A woman from Tennessee has filed a lawsuit against the makers of Plavix alleging the blood thinner caused her to suffer three gastrointestinal hemorrhages. The lawsuit, which was filed by the national law firm of Parker Waichman LLP, alleges Bristol-Myers Squibb, Sanofi-Aventis and other Defendants engaged in unethical business practices with regards to marketing Plavix.
According to a statement issued by Parker Waichman LLP, Plavix was approved to prevent atherosclerotic events in high risk patients based on a single study comparing the medication to Aspirin, known as CAPRIE (Clopidogrel versus Aspirin in Patients at Risk of Ischemic Events). Allegedly, the Defendants touted Plavix as “super-aspirin” in order to protect their financial interests, in defiance of the U.S. Food and Drug Administration (FDA), which stated that Plavix should not replace Aspirin as a first-line therapy for preventing ischemic events. According to the lawsuit, Plavix has generated $42.8 billion in sales since its approval in 1997; the drug generated $7.1 billion in 2011 alone.
The Plaintiff named in the lawsuit, a woman from Decatur, Tennessee, began taking Plavix in April 2011. She subsequently suffered three gastrointestinal hemorrhages, most recently in September 2011. The lawsuit alleges that Plavix caused the multiple bleeding episodes and holds the Defendants responsible for making misleading statements about the safety of the medication.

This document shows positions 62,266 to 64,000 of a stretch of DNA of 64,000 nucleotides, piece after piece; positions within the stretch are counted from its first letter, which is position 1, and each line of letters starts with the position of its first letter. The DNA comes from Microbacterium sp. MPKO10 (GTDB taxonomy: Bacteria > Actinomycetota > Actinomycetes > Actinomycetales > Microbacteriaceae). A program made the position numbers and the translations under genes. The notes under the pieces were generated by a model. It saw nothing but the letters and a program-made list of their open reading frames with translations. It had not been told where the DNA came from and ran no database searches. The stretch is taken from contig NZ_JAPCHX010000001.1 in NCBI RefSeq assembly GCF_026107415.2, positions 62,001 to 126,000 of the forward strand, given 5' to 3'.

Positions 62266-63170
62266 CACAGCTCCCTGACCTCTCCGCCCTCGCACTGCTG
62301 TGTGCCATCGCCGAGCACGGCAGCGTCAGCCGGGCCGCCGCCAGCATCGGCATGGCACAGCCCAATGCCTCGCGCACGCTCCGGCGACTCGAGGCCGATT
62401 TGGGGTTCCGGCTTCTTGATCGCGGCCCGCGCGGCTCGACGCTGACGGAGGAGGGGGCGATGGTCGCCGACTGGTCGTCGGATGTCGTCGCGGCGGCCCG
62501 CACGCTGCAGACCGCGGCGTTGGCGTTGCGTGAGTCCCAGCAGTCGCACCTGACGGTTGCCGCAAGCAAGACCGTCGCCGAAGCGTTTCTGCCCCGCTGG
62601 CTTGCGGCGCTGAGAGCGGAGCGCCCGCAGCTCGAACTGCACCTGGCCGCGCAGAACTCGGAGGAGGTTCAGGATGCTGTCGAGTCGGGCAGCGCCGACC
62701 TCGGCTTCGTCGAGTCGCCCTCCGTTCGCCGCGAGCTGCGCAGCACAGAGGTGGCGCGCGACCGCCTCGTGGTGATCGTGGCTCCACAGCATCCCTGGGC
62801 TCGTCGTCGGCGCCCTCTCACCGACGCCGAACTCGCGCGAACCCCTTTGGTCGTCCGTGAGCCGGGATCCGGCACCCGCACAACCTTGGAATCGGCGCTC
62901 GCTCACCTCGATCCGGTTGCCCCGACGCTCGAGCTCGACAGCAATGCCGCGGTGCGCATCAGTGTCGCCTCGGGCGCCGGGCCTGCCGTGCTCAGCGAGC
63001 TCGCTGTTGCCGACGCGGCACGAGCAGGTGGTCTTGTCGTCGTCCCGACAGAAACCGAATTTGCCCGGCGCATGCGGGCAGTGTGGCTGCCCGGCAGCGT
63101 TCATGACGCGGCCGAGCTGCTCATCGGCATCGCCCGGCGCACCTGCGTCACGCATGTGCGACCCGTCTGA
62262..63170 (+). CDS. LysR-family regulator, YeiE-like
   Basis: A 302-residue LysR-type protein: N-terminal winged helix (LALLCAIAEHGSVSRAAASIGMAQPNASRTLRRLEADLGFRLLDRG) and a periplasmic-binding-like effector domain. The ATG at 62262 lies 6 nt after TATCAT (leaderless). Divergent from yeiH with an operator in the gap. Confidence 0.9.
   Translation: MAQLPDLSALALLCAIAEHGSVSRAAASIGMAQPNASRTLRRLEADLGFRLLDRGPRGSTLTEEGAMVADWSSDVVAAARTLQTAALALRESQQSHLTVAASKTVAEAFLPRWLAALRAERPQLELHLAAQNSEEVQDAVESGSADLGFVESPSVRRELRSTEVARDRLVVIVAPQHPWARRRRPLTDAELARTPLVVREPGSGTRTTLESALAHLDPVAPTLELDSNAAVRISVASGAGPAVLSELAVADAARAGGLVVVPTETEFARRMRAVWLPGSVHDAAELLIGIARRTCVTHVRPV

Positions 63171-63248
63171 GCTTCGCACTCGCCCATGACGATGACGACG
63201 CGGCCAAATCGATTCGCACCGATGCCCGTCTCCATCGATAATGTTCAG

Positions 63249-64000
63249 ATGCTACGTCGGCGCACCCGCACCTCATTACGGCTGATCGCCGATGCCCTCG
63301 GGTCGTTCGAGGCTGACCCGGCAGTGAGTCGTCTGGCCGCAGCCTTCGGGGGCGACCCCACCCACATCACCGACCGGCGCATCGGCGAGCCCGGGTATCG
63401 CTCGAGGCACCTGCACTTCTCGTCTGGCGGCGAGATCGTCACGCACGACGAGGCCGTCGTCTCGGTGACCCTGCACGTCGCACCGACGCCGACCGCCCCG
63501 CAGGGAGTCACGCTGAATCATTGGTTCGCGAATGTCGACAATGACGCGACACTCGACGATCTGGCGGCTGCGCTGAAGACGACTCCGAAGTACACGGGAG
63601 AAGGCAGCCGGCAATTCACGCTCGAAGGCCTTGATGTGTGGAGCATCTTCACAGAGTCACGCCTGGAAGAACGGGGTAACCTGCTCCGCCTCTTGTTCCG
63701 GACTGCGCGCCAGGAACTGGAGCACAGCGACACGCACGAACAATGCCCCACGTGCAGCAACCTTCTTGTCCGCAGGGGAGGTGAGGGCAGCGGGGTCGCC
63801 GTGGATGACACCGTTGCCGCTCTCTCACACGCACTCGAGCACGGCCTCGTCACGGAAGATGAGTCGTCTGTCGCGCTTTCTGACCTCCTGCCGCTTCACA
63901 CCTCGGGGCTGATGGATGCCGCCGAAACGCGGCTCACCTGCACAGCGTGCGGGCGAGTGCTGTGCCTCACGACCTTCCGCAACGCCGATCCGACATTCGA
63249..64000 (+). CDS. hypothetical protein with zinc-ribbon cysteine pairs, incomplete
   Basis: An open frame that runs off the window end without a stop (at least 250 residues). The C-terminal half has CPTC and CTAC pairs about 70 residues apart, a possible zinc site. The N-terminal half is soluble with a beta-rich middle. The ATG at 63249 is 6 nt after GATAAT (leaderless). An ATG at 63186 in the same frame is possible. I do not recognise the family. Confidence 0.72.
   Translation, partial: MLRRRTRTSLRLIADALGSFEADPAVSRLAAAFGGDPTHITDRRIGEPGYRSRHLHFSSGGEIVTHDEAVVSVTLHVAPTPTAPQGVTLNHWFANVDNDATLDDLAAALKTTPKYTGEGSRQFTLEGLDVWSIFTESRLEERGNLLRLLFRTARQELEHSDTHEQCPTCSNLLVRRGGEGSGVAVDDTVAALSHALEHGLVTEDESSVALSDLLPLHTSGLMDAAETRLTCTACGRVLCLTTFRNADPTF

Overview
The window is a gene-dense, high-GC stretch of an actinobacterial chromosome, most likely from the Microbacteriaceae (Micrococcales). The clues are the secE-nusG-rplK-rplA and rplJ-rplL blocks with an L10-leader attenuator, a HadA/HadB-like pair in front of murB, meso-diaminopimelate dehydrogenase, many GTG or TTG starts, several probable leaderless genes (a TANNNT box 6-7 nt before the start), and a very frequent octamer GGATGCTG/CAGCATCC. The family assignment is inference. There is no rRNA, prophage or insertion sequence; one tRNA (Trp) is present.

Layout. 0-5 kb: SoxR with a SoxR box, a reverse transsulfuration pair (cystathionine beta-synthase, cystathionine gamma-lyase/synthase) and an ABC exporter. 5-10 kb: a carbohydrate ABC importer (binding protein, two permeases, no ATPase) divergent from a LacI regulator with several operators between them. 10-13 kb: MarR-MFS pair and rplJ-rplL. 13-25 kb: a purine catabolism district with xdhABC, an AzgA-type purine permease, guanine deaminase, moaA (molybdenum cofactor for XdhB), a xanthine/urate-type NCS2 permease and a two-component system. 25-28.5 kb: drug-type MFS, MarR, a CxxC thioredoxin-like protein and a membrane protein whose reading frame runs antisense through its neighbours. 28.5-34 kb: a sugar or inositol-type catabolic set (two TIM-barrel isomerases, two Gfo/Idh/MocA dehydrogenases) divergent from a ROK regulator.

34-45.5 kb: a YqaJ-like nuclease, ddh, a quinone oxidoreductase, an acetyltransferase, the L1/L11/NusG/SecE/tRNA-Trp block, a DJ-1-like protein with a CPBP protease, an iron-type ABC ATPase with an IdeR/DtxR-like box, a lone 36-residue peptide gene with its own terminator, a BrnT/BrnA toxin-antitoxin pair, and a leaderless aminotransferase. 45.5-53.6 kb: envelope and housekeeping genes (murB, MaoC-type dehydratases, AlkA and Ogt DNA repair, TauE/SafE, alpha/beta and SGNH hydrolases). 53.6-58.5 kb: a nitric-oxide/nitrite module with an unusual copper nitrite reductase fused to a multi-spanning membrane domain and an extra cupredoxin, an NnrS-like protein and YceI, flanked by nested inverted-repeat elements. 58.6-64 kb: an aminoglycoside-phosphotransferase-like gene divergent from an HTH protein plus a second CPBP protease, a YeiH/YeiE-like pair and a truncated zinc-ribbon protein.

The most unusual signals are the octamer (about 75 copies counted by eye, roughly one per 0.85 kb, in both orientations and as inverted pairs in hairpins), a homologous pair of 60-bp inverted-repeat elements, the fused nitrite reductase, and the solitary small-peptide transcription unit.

As we’ve reported previously, Plavix has been linked to a number of dangerous side effects, including:
- Thrombotic thrombocytopenic purpura or TTP (A condition which is marked by small clots through the entire circulatory system)
- Gastrointestinal hemorrhages
- Cerebral hemorrhage
- Internal bleeding
- Bone marrow damage
- Heart attack
In 2005, the New England Journal of Medicine published a study comparing the effects of Plavix versus Aspirin and esomeprazole in patients who had ulcer bleeding. The study reported an 8.6 percent increased risk of recurrent bleeding in patients taking Plavix versus 0.7 percent among those taking aspirin and esomeprazole. That same year, the FDA ordered that the Plavix label be updated to include information about reports linking Plavix to TTP. According to the FDA, some reports of TTP in Plavix patients occurred after only a short exposure (less than two weeks).